But Faarlund and Emonds place emphasis not so much on words that have been borrowed from Old Norse but on English grammatical structures that do not exist in German or Dutch. Their claim is that “wherever English differs syntactically from the other Western Germanic languages—German, Dutch, Frisian—it has the same structure as the Scandinavian languages”. Four examples have been cited to bear on this issue:

1) Word order: Both English and Scandinavian place the object (underlined) after the verb (boldfaced), whereas German and Dutch put the verb at the end.

English: I have read the book.

Norwegian: Jeg har lest boken.

German: Ich habe das Buch gelesen.

2) Preposition stranding: In both English and Scandinavian the preposition (boldfaced) can appear at the end of the sentence, with its related noun or pronoun (underlined) placed in the beginning.*** This structure is much more restricted in German or Dutch.

English: This we have talked about.

Norwegian: Dette har vi snakket om.


3) Split Infinitive: In both English and Scandinavian we can insert a word such as an adverb (boldfaced) between the infinitive marker to and the verb (underlined). This structure is also highly restricted in German and Dutch.

English: I promise to never do it again.

Norwegian: Jeg lover å ikke gjøre det igjen.

4) Phrasal (or “Group”) Genitive: The possessive marker in both English (‘s) and Scandinavian (s) can appear after a whole phrase like the Queen of England, not after the main word (i.e. head) of that phrase (here, Queen).

English: the Queen of England’s hat / Mom and Dad’s only child

Norwegian: Dronningen av Englands hatt / mor og fars eneste barn

Roman_Roads_in_Britannia.svg But Faarlund and Emonds go further than to simply note the similarity between the English and Scandinavian constructions: they claim that the English grammatical morphemes and structures were adopted from Scandinavian and survived to this day, while “Old English quite simply died out”. They seek further support for their theory in geography, noting that “the East Midlands region, where the spoken language later developed into Modern English, coincides almost exactly with the densely populated, southern part of the Danelaw”. Indeed, Matthew Townend provides the following description of the linguistic situation in medieval Britain in his chapter in The Oxford History of English:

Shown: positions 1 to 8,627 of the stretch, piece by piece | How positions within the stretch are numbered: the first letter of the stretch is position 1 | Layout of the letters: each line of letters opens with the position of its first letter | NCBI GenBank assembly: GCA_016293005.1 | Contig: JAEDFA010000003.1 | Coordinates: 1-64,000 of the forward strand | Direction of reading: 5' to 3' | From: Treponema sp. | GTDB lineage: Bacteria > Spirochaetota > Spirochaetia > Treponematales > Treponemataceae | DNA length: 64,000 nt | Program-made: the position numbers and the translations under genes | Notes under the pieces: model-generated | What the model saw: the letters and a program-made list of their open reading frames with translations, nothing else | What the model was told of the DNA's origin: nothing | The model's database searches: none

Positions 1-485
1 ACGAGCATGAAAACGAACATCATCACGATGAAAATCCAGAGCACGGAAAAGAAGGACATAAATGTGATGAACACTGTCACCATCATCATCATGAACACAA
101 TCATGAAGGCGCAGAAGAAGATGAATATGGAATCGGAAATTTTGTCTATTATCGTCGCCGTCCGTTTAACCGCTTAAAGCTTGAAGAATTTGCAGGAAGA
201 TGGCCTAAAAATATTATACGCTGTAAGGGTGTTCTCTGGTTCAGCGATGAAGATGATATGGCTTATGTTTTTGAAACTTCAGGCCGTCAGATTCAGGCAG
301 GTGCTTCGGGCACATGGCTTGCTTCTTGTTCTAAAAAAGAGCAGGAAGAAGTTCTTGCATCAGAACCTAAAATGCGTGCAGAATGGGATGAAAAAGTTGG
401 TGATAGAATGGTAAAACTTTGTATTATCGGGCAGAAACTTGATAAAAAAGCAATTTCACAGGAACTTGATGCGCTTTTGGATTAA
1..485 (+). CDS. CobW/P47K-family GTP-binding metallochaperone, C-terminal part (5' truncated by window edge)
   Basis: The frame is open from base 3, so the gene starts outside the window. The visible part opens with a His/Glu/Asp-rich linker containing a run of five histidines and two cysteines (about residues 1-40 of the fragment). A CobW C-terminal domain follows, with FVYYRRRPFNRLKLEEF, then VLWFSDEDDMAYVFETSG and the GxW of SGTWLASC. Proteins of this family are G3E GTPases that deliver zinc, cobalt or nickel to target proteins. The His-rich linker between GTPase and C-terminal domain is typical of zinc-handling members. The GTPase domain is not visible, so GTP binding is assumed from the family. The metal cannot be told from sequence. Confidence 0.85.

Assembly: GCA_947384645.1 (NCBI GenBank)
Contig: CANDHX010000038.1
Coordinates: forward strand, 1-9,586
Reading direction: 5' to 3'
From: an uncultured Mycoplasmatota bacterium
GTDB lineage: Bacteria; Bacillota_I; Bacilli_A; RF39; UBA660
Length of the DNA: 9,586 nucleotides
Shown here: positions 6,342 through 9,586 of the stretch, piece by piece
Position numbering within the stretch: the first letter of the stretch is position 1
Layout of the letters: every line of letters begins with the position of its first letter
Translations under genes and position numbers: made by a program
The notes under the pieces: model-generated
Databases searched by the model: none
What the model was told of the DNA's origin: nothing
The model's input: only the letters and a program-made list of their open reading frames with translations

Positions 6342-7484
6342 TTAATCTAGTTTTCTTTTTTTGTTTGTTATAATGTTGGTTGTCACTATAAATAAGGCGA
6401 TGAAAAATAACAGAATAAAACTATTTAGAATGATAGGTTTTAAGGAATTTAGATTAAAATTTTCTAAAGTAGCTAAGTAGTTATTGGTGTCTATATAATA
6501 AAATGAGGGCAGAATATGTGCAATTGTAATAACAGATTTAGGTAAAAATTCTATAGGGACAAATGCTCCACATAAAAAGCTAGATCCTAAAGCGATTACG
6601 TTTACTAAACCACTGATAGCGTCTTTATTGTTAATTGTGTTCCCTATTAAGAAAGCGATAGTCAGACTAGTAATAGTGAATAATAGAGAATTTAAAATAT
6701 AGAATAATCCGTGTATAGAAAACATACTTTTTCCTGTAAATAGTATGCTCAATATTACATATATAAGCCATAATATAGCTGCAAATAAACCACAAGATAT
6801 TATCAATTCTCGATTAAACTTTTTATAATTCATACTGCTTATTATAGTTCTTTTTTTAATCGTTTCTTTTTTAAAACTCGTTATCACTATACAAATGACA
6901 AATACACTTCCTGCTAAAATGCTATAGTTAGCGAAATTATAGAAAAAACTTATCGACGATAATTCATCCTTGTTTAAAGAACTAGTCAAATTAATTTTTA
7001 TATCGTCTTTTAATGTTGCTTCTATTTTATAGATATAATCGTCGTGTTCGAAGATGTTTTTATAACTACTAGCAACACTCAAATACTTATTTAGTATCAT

“Spoken Norse appears to have been both geographically widespread and surprisingly long-lived, no doubt because it formed the first language of a substantial immigrant community. Settled Norse speakers were to be found in England from the 870s onwards, following the Viking wars of the time of King Alfred (who reigned over Wessex 871-99) and the establishment of the so-called Danelaw; that is, the area to the north and east of the old Roman road known as Watling Street […] Norse continued to be spoken in the north of England certainly into the eleventh century, and quite possibly into the twelfth in some places.”

While the influence of Norse-speaking Vikings on the English language is undeniable, there is no solid evidence for the claim that English is a Scandinavian language. The first thing to note is that by comparing Modern English with Modern German and Norwegian (which perhaps was done to get the point across to the general public), Faarlund has committed the cardinal sin of historical linguistics: examining more recent forms of language rather than the oldest available forms. A much more convincing comparison would be between Old English, Old High German, and Old Norse. Such historical investigations show the close affinity of all West Germanic languages, including both Old English and Old High German, as reflected in a number of phonological innovations, such as the development of numerous diphthongs in positions where North Germanic languages have a pure vowel and a consonant. For example, the Old Norse hoggva (and Modern Swedish hugga) correspond to the Old English verb hēawan ‘to cut, hew’ (the diphthong is also evident in the modern German hauen); similarly, Old English brēowan ‘to brew’ corresponds to Old Swedish bryggja, Modern Swedish brygga (and the diphthong is retained in German brauen). A number of lexical items also point in the same direction. According to Barber, Beal and Shaw,

“one lexical form found only in West Germanic is the word sheep (Dutch schaap, German Schaf, Old Frisian skēp), which has no known cognate elsewhere. […] the Old Norse word was fār (Old Swedish) or fǽr (Old Icelandic): the Faores are the ‘Sheep Islands’ (Old Icelandic Fǽreyjar)” [p. 90]